If you’re in Washington, DC, this Friday afternoon or feel like tuning in to the webcast, I’ll be speaking on a panel about the political economy of transition at the United States Institute for Peace. I’ll be joined by the author and journalist Anand Gopal, who has written extensively on patronage networks in Afghanistan (and on Syria for this magazine), and the economist Bill Byrd, who helped author last year’s seminal World Bank Report on Afghanistan’s economy in transition.

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is a freelance writer based in Afghanistan. “Kabubble” is his third feature for Harper’s Magazine.

More from Matthieu Aikins:

From the September 2015 issue

Gangs of Karachi

Meet the mobsters who run the show in one of the world’s deadliest cities

Postcard April 7, 2014, 5:37 pm

The Ghost Polls of Afghanistan

Election Day in Afghanistan’s hinterlands

Conversation March 20, 2014, 1:18 pm

The Prisoner: A Conversation with Omar Shahid Hamid

Omar Shahid Hamid on novelizing Karachi’s cops and gangsters

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Serving as a US Air Force launch control officer for intercontinental missiles in the early Seventies, First Lieutenant Bruce Blair figured out how to start a nuclear war and kill a few hundred million people. His unit, stationed in the vast missile fields at Malmstrom Air Force Base, in Montana, oversaw one of four squadrons of Minuteman II ­ICBMs, each missile topped by a W56 thermonuclear warhead with an explosive force of 1.2 megatons—eighty times that of the bomb that destroyed Hiroshima. In theory, the missiles could be fired only by order of the president of the United States, and required mutual cooperation by the two men on duty in each of the launch control centers, of which there were five for each squadron.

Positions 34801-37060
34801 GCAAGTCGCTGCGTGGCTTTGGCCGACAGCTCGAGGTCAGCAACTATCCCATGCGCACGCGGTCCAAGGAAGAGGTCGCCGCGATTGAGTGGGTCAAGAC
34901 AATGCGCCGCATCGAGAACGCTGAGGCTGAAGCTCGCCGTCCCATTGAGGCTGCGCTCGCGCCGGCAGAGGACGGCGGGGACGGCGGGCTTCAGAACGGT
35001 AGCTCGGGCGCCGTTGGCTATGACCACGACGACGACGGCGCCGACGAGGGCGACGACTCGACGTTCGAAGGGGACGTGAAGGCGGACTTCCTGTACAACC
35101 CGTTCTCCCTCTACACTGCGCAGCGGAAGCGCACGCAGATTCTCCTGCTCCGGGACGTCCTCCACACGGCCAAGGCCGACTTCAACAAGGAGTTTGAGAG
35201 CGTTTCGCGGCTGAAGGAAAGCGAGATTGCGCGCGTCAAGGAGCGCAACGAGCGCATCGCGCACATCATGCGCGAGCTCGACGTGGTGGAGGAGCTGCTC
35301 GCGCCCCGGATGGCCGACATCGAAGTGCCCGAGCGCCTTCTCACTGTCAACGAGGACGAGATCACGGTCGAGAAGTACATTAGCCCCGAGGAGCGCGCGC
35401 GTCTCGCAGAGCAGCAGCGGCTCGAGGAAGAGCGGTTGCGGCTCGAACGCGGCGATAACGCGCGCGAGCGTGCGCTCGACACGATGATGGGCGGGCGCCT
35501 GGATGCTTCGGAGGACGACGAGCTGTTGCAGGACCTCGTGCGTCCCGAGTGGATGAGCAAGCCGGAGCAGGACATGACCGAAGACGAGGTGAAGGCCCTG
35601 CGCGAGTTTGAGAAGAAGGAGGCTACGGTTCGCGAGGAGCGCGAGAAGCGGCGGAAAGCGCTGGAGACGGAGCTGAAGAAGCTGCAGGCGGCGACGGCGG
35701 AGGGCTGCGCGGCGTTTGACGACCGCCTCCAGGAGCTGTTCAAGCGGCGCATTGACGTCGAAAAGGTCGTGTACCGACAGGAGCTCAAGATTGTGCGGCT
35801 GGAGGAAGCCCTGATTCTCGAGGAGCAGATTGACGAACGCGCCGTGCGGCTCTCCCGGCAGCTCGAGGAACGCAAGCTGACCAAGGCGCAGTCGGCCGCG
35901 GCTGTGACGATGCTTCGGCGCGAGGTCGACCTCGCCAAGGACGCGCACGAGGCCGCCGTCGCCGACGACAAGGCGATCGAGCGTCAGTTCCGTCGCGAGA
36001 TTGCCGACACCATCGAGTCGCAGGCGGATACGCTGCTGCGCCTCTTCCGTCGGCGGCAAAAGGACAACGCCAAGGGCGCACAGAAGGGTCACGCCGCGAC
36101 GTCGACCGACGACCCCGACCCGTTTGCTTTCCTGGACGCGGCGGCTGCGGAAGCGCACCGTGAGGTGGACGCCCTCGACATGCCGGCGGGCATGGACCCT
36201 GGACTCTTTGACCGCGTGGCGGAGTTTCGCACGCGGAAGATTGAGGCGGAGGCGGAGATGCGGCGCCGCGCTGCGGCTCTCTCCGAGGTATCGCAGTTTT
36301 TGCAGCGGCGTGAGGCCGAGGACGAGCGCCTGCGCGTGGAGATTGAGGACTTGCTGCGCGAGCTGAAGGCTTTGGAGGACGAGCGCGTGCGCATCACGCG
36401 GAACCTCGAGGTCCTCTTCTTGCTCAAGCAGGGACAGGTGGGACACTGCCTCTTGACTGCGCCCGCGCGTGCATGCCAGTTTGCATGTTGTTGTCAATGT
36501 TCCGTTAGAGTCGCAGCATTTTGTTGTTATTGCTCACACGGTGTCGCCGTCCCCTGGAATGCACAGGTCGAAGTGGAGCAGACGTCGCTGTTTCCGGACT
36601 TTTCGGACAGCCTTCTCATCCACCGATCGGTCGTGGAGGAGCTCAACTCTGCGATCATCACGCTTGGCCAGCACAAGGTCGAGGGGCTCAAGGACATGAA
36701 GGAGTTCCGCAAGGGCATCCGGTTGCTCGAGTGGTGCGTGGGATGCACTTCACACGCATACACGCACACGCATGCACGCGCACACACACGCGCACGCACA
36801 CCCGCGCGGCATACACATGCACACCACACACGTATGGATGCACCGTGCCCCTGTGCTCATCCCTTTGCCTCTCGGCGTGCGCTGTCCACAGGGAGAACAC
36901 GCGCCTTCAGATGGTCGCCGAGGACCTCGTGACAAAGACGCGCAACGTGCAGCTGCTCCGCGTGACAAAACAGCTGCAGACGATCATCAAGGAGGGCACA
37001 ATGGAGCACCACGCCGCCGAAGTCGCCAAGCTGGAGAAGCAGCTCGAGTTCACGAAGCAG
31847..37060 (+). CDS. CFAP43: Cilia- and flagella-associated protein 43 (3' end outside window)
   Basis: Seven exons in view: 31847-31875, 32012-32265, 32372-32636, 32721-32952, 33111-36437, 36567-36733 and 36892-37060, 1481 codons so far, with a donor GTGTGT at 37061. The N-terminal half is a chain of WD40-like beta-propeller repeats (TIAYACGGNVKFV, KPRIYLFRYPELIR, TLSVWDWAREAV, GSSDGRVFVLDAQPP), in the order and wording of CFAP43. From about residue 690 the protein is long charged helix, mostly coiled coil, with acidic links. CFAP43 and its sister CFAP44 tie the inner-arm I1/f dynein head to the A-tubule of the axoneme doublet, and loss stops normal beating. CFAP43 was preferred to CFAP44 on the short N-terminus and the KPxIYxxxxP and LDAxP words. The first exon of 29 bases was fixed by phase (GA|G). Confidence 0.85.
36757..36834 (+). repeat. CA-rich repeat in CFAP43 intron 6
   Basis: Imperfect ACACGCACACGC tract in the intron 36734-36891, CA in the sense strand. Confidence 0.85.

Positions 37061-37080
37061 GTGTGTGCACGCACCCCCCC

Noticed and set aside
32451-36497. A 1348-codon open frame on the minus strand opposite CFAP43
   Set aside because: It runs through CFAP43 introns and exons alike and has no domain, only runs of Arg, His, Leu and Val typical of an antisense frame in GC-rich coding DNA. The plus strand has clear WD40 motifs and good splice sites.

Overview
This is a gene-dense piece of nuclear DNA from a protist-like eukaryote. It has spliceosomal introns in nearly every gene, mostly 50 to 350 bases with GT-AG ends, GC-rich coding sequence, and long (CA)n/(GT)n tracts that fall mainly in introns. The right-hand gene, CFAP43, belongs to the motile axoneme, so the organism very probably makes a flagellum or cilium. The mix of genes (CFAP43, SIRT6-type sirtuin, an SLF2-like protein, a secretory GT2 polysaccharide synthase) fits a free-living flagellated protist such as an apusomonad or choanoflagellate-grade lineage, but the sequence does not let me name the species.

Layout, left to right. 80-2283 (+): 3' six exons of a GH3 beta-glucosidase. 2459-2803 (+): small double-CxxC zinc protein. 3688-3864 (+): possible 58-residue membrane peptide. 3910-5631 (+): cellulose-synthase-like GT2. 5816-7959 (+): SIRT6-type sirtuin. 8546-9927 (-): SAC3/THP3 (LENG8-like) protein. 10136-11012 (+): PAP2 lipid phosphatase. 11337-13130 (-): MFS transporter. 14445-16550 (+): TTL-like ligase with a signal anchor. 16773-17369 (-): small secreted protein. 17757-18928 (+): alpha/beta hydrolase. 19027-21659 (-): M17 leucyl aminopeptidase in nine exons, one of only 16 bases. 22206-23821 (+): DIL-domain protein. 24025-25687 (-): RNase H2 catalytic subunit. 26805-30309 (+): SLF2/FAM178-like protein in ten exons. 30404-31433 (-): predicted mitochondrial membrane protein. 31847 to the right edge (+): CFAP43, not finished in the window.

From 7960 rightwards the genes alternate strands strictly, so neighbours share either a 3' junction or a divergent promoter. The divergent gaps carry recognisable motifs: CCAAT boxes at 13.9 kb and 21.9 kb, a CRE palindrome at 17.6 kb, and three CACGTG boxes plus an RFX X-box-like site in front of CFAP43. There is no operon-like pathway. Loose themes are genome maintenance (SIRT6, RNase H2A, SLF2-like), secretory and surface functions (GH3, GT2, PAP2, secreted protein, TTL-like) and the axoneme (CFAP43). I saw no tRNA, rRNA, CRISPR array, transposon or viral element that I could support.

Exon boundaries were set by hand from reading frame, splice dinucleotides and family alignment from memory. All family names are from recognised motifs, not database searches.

In fact, as Blair recounted to me recently, the system could be bypassed with remarkable ease. Safeguards made it difficult, though not impossible, for a two-man crew (of either captains or lieutenants, some straight out of college) in a single launch control center to fire a missile. But, said Blair, “it took only a small conspiracy”—of two people in two separate control centers—to launch the entire squadron of fifty missiles, “sixty megatons targeted at the Soviet Union, China, and North Korea.” (The scheme would first necessitate the “disabling” of the conspirators’ silo crewmates, unless, of course, they, too, were complicit in the operation.) Working in conjunction, the plotters could “jury-rig the system” to send a “vote” by turning keys in their separate launch centers. The three other launch centers might see what was happening, but they would not be able to override the two votes, and the missiles would begin their firing sequence. Even more alarmingly, Blair discovered that if one of the plotters was posted at the particular launch control center in overall command of the squadron, they could together format and transmit a “valid and authentic launch order” for general nuclear war that would immediately launch the entire US strategic nuclear missile force, including a thousand Minuteman and fifty-four Titan missiles, without the possibility of recall. As he put it, “that would get everyone’s attention, for sure.” A more pacifically inclined conspiracy, on the other hand, could effectively disarm the strategic force by formatting and transmitting messages invalidating the presidential launch codes.

When he quit the Air Force in 1974, Blair was haunted by the power that had been within his grasp, andhe resolved to do something about it. But when he started lobbying his former superiors, he was met with indifference and even active hostility. “I got in a fair scrap with the Air Force over it,” he recalled. As Blair well knew, there was supposed to be a system already in place to prevent that type of unilateral launch. The civilian leadership in the Pentagon took comfort in this, not knowing that the Strategic Air Command, which then controlled the Air Force’s nuclear weapons, had quietly neutralized it.